Treatment with any chemotherapeutic agent involves an understanding of the complex interrelationships among the host animal, the infecting pathogen, and the drug, the interactions of which comprise the chemotherapeutic triangle. The advent of resistance places further emphasis on consideration of these factors when selecting a dosing regimen. That the FDA struggles to identify the most reasonable way to approve antimicrobials while maintaining high standards of proof of efficacy and safety as well as clinician flexibility in the design of dosing regimens is a testament to the complex host, drug, and microbial interactions associated with infections.
Many highly effective and selective anthelmintics are available, but such compounds must be used correctly, judiciously, and with consideration of the parasite/host interaction to obtain a favorable clinical response, accomplish good control, and minimize selection for anthelmintic resistance. Any decrease or increase of the recommended dose rate must always be discouraged. Underdosing is likely to result in lowered efficacy and possibly increased pressure for development of resistance. Overdosing may result in toxicity without necessarily increasing product efficacy.
β-Lactam antibiotics, named after the active chemical component of the drug (the 4-membered β-lactam ring), include the 6-membered ring–structured penicillins, monobactams, and carbapenems; and the 7-membered ring–structured cephalosporins and cephamycins. In addition to their chemical structure, the major difference between these two subclasses of β-lactams is their susceptibility to β-lactamase destruction, with the cephalosporins, in general, being more resistant.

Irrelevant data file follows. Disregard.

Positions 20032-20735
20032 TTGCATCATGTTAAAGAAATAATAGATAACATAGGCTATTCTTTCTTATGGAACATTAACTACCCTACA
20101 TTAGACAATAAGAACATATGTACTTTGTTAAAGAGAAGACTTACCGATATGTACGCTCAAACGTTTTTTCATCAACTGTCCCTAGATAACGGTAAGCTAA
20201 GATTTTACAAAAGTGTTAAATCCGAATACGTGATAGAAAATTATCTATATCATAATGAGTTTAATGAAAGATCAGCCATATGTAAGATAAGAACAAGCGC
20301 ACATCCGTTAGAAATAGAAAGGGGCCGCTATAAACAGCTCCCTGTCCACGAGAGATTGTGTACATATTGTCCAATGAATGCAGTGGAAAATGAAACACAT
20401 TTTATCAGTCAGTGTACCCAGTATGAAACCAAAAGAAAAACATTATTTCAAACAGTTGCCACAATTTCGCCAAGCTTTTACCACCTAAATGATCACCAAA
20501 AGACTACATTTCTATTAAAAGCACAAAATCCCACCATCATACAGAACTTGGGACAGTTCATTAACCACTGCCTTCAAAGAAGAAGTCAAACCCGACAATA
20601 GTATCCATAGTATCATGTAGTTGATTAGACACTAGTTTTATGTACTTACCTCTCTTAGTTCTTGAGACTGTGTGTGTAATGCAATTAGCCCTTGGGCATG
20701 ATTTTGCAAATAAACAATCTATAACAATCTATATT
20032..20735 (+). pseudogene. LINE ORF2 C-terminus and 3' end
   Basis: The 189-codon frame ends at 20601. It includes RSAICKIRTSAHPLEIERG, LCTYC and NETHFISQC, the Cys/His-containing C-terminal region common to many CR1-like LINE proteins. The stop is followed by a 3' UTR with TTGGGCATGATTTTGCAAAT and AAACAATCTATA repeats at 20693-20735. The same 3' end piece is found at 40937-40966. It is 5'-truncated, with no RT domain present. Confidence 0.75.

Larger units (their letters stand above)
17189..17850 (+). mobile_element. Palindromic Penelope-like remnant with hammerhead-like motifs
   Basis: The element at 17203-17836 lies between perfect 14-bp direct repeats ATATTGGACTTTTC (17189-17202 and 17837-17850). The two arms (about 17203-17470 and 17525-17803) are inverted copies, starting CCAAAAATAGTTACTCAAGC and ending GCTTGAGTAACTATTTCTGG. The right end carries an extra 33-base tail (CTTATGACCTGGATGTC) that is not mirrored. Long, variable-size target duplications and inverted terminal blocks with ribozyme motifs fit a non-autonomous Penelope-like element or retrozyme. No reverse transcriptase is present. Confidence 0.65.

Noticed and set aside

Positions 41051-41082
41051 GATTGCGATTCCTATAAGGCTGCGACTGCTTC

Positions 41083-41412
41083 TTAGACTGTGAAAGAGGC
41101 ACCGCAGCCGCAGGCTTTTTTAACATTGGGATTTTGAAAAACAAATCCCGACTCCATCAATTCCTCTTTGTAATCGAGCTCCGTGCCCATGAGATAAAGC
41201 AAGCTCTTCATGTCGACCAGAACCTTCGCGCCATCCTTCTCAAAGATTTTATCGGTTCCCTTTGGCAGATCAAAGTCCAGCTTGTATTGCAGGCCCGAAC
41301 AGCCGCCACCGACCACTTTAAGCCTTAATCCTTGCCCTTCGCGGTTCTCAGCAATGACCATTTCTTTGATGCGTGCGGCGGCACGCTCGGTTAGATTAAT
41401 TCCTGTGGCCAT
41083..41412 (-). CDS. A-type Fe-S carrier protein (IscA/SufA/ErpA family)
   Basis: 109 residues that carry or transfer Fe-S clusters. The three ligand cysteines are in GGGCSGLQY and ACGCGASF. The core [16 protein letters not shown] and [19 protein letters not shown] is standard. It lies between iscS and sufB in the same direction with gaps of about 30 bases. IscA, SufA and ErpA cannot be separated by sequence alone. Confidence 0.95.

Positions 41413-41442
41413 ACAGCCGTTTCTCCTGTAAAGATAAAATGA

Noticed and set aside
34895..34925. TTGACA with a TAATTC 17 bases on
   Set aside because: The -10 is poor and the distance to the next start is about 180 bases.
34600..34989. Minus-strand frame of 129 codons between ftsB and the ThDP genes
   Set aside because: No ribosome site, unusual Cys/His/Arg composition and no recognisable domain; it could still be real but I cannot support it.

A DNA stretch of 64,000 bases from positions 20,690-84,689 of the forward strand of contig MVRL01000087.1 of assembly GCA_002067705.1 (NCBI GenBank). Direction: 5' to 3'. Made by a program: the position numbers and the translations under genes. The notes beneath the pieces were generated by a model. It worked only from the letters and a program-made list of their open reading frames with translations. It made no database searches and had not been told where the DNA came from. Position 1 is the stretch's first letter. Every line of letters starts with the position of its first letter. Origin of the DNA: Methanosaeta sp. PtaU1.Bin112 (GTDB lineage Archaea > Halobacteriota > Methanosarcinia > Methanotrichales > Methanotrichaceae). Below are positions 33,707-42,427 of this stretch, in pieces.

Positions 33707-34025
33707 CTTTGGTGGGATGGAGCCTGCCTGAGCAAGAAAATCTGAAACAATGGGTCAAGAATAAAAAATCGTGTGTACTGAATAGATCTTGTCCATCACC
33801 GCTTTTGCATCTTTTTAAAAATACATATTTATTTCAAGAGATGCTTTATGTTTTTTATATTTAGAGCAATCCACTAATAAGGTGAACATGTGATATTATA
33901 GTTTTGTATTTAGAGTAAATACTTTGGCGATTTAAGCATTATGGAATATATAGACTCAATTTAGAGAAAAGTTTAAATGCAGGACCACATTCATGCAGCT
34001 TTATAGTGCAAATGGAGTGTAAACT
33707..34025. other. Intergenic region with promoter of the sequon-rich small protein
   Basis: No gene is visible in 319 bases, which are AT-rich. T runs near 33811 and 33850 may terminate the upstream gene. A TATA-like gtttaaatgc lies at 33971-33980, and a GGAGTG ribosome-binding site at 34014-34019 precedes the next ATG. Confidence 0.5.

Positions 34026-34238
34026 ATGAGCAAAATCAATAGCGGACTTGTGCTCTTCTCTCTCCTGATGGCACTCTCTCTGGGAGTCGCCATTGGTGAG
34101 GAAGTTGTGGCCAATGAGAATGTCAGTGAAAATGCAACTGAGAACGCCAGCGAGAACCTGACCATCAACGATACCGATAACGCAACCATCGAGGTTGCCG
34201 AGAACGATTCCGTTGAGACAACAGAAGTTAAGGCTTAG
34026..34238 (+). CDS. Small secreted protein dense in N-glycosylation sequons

Pathogenic fungi affecting animals are eukaryotes, generally existing as either filamentous molds (hyphal forms) or intracellular yeasts. Fungal organisms are characterized by a low invasiveness and virulence. Factors that contribute to fungal infection include necrotic tissue, a moist environment, and immunosuppression. Fungal infections can be primarily superficial and irritating (eg, dermatophytosis) or systemic and life threatening (eg, blastomycosis, cryptococcosis, histoplasmosis, coccidioidomycosis). All.See also page Dermatophytosis and All.see page Fungal Infections.) Clinically relevant dimorphic fungi grow as yeast-like forms in a host but as molds in vitro at room temperature; they include Candida spp, Blastomyces dermatitidis, Coccidioides immitis, Histoplasma capsulatum, Sporothrix schenckii, and Rhinosporidium.